2017 March 1
Eliminating EPA could have dire consequences
The anti-regulation rhetoric from President Trump and most of the GOP politicians in Congress is beginning to manifest with EPA currently in the crosshairs.
The thinking is that regulations cost jobs. But, is that the real reason as some have argued that some greenest states with the strictest environmental regulations have the lowest unemployment rates.
Consistent with this anti-regulation bandwagon, U.S. Representative Matt Gaetz, R-Florida, has introduced a bill in Congress that would abolish the EPA in 2018 and send that authority “downstream” to the states. Yet, Florida has and continues to struggle with the growing dilemma of declining water quality and is not making overall progress in reversing that trend.
In 2008, Florida had 1,000 miles of its rivers, 350,000 acres of lakes and 900 square miles of it’s vital estuaries impaired by nutrient pollution. Since then the extent of impairment of Florida’s waters due to some form of pollution has grown dramatically. The current list of “verified” impairments for one pollutant or another in a long list of Florida waters now totals 2,448. This list doesn’t even include insidious water pollutants like pharmaceuticals or algal toxins that have the potential to make you very sick as they are not currently regulated.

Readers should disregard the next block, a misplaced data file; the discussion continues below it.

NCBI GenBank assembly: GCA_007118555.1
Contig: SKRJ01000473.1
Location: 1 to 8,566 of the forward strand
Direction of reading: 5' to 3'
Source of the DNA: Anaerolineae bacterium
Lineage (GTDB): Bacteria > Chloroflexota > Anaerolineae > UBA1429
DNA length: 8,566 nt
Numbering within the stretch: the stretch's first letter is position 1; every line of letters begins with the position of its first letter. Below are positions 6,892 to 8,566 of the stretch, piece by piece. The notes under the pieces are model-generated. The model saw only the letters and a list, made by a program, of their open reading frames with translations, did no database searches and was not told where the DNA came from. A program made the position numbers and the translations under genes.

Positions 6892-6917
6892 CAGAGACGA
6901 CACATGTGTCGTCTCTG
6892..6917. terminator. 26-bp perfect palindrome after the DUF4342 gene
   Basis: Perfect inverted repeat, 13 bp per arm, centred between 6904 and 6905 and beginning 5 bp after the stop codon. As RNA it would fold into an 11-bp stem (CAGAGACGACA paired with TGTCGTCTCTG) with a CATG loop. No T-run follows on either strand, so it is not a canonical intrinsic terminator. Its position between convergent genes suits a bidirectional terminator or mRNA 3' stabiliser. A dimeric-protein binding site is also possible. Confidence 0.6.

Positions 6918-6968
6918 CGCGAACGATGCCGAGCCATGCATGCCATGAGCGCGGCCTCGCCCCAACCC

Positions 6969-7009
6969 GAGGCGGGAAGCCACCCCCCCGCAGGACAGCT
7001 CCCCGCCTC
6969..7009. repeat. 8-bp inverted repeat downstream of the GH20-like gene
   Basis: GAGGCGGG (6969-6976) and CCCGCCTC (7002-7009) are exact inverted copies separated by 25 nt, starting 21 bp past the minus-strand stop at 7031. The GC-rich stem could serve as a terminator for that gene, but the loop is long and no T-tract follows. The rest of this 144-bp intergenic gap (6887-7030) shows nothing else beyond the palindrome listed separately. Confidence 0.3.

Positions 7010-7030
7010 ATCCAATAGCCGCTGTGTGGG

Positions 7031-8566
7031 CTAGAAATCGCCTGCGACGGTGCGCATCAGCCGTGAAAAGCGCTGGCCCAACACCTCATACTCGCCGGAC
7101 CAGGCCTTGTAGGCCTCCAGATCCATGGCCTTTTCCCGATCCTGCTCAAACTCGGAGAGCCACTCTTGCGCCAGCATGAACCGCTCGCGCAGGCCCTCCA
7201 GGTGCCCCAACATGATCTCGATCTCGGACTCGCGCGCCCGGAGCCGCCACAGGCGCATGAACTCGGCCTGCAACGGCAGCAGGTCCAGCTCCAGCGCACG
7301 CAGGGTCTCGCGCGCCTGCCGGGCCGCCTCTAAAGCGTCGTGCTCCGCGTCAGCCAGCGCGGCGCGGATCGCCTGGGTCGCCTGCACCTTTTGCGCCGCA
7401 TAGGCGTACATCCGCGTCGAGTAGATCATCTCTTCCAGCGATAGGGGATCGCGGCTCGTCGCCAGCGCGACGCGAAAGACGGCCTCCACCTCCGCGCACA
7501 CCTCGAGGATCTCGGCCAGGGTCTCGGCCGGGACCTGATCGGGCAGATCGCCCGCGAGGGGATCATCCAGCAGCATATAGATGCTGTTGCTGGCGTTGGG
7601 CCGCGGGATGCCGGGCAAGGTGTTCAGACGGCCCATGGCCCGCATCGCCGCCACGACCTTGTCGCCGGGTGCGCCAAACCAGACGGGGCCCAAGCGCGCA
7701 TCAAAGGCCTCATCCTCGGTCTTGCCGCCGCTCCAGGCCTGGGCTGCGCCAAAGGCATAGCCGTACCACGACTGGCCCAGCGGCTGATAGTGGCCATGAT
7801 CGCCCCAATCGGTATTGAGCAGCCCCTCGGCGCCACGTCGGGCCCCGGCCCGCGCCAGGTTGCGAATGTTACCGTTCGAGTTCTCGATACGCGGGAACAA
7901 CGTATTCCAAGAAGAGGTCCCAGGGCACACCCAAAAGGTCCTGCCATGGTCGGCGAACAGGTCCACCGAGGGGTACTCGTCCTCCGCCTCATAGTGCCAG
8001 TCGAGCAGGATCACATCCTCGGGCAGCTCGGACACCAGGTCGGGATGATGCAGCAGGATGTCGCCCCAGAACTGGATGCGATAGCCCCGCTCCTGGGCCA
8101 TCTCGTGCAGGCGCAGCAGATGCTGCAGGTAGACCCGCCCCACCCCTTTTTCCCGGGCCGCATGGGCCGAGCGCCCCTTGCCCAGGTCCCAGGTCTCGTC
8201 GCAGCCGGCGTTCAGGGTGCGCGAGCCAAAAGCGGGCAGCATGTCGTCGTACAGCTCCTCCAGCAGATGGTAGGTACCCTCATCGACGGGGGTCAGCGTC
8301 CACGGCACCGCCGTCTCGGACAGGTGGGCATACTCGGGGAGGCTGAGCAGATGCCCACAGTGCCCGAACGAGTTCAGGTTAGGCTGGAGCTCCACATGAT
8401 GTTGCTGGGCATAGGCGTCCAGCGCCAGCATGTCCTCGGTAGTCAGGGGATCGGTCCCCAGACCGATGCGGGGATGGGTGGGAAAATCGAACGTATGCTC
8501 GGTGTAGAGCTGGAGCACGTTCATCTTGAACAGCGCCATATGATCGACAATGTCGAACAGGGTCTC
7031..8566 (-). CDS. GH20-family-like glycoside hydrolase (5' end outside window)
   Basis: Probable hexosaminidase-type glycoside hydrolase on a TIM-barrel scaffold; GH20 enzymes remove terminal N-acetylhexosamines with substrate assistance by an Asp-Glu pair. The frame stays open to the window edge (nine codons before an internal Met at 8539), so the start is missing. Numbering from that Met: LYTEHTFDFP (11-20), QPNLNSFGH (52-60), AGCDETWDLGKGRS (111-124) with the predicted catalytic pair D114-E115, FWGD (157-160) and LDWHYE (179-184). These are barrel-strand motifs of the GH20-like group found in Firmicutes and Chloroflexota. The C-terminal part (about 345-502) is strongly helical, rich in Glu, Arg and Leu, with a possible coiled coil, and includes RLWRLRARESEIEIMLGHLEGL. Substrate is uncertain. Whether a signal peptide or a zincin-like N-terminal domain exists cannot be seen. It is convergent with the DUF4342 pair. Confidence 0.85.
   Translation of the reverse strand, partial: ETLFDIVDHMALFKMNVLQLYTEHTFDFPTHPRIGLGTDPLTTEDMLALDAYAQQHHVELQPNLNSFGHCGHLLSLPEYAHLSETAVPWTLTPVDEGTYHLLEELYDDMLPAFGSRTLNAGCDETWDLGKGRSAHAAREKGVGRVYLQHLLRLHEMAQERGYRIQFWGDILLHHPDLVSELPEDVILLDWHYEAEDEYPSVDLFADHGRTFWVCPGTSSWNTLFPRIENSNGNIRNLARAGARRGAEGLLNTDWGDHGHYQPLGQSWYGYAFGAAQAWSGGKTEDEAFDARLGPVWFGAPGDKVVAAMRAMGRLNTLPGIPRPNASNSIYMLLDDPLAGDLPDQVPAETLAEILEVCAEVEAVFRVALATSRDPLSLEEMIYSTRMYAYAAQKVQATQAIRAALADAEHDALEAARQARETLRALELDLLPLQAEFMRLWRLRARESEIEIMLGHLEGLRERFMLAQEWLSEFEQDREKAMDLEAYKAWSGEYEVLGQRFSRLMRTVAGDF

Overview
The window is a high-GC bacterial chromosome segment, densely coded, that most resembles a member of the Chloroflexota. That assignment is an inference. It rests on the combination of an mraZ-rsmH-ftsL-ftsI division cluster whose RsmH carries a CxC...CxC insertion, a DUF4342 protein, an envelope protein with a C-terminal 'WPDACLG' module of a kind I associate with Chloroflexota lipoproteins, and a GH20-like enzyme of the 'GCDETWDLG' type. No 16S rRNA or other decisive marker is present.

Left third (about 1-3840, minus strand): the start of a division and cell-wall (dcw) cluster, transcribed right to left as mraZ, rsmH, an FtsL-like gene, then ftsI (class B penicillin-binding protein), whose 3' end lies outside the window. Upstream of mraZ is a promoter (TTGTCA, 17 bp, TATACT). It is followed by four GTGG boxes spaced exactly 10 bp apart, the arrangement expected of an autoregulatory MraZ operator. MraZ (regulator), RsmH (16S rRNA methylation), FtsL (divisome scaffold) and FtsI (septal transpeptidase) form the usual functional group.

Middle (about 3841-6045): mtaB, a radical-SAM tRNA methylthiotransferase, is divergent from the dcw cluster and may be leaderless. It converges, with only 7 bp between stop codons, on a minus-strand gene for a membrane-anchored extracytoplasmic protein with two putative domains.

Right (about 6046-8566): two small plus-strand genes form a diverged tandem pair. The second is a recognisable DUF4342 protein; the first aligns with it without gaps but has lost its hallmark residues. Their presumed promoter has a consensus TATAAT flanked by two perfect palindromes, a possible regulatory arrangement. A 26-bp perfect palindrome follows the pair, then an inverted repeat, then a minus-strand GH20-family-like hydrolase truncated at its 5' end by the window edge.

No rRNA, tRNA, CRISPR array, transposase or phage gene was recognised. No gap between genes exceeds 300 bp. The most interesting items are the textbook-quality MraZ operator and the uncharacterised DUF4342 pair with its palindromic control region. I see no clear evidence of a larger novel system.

The latest DEP map illustrating the spatial scope of verified impaired water bodies or watersheds graphically and rather dramatically depicts the problem in Florida. An examination of this map indicates that no resident in Florida lives more than about 20 miles from a verified impairment. Your best chance of avoiding living near a verified impaired waterbody or watershed in Florida is to live in the middle of the Big Cypress National Preserve which is, of course prohibited.
Interestingly, Gaetz’s Congressional district in Florida has one of the highest concentrations of verified impaired water bodies in the state and may explain why he is so eager to abolish the EPA and roll back troubling regulations in the name of job creation, ironically aimed at protecting the health and well-being of the public at large. You have to wonder if reducing environmental regulations is really about jobs and less about satisfying political donors who are in the business of polluting.
Does anyone really believe a broad roll-back of environmental regulations is going to make a bad situation better? Perhaps easier for short term profits. However, recruiting jobs to a state where water pollution is growing dramatically and degrading property values in the process or threatening public health won’t be easy. Or, where growth regulations are being ignored or rolled backed causing our roads, businesses and schools to decline.